the U. S., the eportfolio community rides two horses – learning and
assessment. When AAEEBL has held conferences that include tracks on
employability, we don’t find a great response. But, we should. I am
encouraged to see a new push to advance our community’s interest in
employability. It is also good to see a concrete bridge between students
and employers – beyond internships and temporary employment – to perhaps help
campuses better align learning with the current economy.
to the Terminology
I talk with new potential Corporate Affiliates, I do have to answer for myself,
for AAEEBL and for the potential Corporate Affiliate, the question of whether
that company is offering technology that can benefit learning and
education. For example, another new Corporate Affiliate has a large
Web-hosting business. They are interested in eportfolios?, you
might ask, as I did.
out, they do have a group within the company that has a strong interest in
education and their efforts are in fact to improve learning. BlueHost has
become one of our newest Corporate Affiliates in part so they can understand
the needs of learners better.
same transformative story can be said of many eportfolio providers, as they
themselves modified their business strategy: they may have offered just
an educational tracking system that evolved into an eportfolio system, or just
an assessment platform that added a learning module, or a creative eportfolio
that added an assessment module. Or they may have been a well-known
publisher that saw an opportunity to enter the eportfolio business within the
community they have published for over decades. Or, broadened their market
space to K-12 or from K-12 to higher education.
other words, the concept of "eportfolio” is not abuzz amongst the blogerati,
but it is abuzz among those looking for a good business opportunity.
AAEEBL’s job is to help guide them toward recognition of providing value for
academia and for learners everywhere.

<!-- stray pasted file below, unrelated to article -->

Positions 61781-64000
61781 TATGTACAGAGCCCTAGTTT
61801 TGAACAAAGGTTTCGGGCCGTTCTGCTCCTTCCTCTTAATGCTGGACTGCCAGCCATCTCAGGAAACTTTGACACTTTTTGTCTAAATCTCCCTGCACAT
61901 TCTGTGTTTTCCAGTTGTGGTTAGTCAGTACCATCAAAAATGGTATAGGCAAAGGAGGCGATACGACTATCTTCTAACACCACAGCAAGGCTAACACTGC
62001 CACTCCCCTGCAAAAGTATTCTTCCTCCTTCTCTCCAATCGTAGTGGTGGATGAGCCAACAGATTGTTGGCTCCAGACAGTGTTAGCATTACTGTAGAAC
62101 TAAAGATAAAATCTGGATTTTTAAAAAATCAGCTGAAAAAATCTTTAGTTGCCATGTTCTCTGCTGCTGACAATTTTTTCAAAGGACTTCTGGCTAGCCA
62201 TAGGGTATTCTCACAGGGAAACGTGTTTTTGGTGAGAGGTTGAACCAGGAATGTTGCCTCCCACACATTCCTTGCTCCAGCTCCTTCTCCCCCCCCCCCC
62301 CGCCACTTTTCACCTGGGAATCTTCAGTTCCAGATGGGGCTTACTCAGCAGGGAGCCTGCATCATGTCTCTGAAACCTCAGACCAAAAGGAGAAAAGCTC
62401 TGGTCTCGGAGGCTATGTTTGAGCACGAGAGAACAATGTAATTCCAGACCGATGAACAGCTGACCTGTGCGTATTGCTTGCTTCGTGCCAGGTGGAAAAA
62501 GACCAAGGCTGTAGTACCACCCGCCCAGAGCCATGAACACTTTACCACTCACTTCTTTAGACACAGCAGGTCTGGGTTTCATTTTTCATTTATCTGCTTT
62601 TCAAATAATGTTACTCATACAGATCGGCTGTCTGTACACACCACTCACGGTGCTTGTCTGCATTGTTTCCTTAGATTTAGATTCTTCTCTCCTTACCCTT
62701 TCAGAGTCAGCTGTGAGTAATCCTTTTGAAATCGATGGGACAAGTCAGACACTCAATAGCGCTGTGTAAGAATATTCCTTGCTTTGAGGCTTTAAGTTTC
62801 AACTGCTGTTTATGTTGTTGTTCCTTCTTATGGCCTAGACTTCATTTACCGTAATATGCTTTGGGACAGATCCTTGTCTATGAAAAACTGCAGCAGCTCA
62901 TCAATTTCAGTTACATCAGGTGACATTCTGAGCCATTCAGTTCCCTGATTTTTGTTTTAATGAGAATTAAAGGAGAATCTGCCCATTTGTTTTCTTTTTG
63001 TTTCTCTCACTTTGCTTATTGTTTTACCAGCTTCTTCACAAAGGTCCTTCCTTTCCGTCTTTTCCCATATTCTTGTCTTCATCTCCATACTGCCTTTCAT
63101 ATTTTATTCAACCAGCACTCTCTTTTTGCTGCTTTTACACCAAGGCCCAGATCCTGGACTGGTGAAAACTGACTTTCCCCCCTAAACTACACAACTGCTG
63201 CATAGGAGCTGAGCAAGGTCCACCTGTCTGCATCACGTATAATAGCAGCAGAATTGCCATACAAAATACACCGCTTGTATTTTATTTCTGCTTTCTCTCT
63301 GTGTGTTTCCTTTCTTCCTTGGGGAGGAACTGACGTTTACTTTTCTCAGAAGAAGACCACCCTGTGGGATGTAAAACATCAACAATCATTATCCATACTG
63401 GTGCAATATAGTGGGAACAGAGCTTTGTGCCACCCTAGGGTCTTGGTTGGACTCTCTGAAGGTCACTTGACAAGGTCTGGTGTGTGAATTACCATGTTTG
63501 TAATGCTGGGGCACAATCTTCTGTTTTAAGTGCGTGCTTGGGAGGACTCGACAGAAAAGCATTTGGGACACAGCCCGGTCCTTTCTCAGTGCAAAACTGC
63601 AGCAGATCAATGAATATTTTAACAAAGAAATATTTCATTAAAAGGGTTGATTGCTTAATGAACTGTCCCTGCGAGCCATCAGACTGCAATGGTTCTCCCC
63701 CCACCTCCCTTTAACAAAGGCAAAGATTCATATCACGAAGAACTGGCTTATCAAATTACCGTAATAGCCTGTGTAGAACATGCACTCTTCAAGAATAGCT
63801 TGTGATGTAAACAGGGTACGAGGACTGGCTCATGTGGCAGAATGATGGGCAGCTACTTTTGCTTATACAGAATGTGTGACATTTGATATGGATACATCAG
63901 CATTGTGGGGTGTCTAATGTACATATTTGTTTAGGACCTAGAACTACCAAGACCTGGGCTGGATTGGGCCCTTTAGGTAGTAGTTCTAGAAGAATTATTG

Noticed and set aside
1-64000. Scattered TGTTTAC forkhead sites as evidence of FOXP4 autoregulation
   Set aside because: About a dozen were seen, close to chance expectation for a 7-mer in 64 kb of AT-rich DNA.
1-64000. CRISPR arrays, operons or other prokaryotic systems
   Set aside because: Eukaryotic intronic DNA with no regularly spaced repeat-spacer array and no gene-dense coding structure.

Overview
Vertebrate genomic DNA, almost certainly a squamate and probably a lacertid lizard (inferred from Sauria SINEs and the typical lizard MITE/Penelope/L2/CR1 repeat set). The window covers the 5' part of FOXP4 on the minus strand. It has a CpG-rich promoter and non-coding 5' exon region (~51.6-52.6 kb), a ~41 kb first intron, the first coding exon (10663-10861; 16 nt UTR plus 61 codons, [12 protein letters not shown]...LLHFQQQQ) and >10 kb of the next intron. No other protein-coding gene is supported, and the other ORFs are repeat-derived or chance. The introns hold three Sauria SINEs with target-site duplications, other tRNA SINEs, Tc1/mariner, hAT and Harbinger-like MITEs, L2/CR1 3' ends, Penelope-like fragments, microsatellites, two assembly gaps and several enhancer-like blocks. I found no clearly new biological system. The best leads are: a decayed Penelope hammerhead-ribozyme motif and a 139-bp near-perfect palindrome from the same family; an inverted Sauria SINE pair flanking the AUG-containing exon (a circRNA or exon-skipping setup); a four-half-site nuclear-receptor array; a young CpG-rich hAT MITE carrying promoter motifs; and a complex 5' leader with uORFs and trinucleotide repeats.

Value of AAEEBL for the ePortfolio Concept
AAEEBL is increasingly known to represent the global eportfolio community,
albeit in collaboration with all other eportfolio initiatives in the world, it
is also increasingly apparent how important our Association is to sustain the
core eportfolio idea.
cannot dictate terminology. But, terminology follows experience. If
all those coming to the eportfolio community learn why eportfolios are valuable
– the core eportfolio idea -- then they themselves will be the guardians of our
terminology. Their experience at eportfolio conferences, at webinars,
through reading publications, and through email and phone and Skype and all the
communication mediums within our community, their experience within this
coherent community will determine terminology.
community, organized around your Association, AAEEBL, has a strong voice.
The eportfolio idea is suddenly very attractive as a business venture. We
now need our Association more than ever, so that the eportfolio idea does not
"fork.” The word "fork” usually refers to open source where the reference
code gets left behind by derivative code and the community goes off in all
directions. The value of collaboration is lost.
can help prevent the forking of the eportfolio concept through our
Association. We are here because of what we see as value for learning and
we are here, all of us, to reinforce each other’s efforts. This works as
long as we are a cohesive community.